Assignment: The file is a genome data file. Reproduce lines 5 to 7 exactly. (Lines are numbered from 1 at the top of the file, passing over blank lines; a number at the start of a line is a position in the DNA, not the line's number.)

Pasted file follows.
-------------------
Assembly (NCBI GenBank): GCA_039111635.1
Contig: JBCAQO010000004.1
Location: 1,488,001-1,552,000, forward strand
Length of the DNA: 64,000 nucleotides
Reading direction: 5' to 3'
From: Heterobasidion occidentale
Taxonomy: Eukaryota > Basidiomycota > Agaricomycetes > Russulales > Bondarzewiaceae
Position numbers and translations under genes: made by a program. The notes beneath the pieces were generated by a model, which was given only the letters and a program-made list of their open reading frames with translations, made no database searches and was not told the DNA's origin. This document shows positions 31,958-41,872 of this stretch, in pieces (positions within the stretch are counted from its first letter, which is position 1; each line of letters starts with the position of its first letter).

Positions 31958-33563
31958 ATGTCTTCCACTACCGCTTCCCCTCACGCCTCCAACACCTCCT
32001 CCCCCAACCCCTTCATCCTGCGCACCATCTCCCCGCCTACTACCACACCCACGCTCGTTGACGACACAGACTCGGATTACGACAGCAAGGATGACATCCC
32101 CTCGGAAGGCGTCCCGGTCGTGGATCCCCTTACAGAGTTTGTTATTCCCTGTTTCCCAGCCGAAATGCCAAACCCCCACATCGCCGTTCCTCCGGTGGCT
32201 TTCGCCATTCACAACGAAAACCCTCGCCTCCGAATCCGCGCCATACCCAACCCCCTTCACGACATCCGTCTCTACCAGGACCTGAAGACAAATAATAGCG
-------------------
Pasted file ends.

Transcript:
Reading direction: 5' to 3'
From: Heterobasidion occidentale
Taxonomy: Eukaryota > Basidiomycota > Agaricomycetes > Russulales > Bondarzewiaceae